• To determine whether an off-ball foul occurred before or after a player has started his shooting motion on a successful shot attempt, or before or after the ball was released on a throw-in.
  • During the review of any instant replay situation to permit the officials to assess the appropriate penalties of any unsportsmanlike and unnecessary acts (e.g. flagrant fouls) that are observed during the instant replay reviews.

Additional rules modifications:

  • On clear path to the basket fouls, it will no longer be considered a clear path foul if at any point before the foul is committed, the defender who commits the foul is positioned ahead of the offensive player in the frontcourt.
  • A team on offense will lose possession if its player leaves the floor and does not immediately return to the floor, unless he is injured, attempting to save the ball or in other extenuating circumstances.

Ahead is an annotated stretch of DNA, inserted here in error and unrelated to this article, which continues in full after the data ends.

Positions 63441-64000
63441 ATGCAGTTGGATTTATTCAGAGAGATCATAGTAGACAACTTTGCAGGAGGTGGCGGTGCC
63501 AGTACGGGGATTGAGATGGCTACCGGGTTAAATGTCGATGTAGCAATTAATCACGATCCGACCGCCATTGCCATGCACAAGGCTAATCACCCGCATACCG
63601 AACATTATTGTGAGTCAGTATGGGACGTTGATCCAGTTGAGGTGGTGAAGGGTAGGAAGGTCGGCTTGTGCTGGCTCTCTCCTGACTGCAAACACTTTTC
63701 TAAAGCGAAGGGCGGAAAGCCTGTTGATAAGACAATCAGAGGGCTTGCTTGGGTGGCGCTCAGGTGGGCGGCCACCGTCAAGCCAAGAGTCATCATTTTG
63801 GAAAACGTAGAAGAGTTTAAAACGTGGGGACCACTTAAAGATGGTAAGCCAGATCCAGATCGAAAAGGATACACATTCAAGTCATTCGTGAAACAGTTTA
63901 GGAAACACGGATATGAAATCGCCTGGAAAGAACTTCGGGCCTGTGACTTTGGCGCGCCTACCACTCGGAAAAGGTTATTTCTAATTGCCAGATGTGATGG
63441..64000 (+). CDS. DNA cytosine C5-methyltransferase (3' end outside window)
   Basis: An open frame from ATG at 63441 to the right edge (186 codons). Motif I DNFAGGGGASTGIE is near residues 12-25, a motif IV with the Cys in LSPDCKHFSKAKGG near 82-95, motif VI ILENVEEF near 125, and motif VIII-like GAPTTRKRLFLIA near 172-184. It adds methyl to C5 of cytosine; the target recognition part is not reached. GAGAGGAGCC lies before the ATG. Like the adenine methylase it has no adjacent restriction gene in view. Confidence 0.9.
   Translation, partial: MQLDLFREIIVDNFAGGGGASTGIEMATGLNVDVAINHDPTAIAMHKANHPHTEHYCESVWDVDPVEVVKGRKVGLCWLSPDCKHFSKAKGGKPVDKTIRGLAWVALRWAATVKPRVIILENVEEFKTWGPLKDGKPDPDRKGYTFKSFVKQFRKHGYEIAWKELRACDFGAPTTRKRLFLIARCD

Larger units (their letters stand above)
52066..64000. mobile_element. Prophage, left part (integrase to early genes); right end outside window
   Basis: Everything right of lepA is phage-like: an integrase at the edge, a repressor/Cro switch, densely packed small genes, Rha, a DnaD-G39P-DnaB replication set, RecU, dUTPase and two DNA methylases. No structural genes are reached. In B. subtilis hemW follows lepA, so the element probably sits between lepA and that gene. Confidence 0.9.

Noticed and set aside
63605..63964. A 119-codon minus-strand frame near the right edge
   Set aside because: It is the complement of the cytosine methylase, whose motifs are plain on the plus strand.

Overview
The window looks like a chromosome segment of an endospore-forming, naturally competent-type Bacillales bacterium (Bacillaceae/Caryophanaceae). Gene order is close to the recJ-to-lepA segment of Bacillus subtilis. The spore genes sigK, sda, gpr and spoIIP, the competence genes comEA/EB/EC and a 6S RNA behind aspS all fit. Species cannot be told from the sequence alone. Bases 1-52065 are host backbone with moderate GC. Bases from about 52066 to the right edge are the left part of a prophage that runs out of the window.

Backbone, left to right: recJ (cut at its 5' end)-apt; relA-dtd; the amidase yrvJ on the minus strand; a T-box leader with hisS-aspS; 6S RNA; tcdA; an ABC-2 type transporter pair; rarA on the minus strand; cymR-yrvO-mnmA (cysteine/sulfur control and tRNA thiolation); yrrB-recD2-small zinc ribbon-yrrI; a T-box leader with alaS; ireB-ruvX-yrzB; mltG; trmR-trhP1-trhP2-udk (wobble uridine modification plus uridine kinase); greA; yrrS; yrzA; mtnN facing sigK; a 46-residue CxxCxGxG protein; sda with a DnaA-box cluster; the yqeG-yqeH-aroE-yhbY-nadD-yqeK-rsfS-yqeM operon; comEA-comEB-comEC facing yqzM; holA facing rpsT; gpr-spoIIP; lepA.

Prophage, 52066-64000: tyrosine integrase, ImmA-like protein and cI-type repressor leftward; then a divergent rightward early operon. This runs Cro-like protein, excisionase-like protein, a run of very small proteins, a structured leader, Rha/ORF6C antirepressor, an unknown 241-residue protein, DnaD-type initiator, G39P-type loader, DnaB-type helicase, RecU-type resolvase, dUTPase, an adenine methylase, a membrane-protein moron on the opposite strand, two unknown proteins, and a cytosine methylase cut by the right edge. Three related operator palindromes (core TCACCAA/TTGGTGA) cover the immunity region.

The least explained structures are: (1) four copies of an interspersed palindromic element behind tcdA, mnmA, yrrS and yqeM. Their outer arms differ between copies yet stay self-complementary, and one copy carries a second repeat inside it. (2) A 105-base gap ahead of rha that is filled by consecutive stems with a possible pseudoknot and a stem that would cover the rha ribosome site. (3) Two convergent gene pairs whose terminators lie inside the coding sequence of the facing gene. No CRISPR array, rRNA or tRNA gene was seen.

There really isn’t a headline-grabbing move among these changes. Beefing up the block/charge calls makes total sense, as does the clear path rule change, which should make life easier for the referees and result in more accurate rulings. The out-of-bounds rule seems to be an attempt to reduce any strategic advantage gained from creating extra space on the court.

The NBA has steadily added in-game video review for various situations over the last decade. Beginning with reviews for buzzer-beating baskets, the system has expanded to include flagrant fouls, altercations, clock malfunctions, whether a three-point shooter’s foot was on the line, clear-path fouls and late-game goaltending calls, among other scenarios. Stern said in June that the NBA would also investigate the addition of an off-site replay official to help make the video review system more efficient.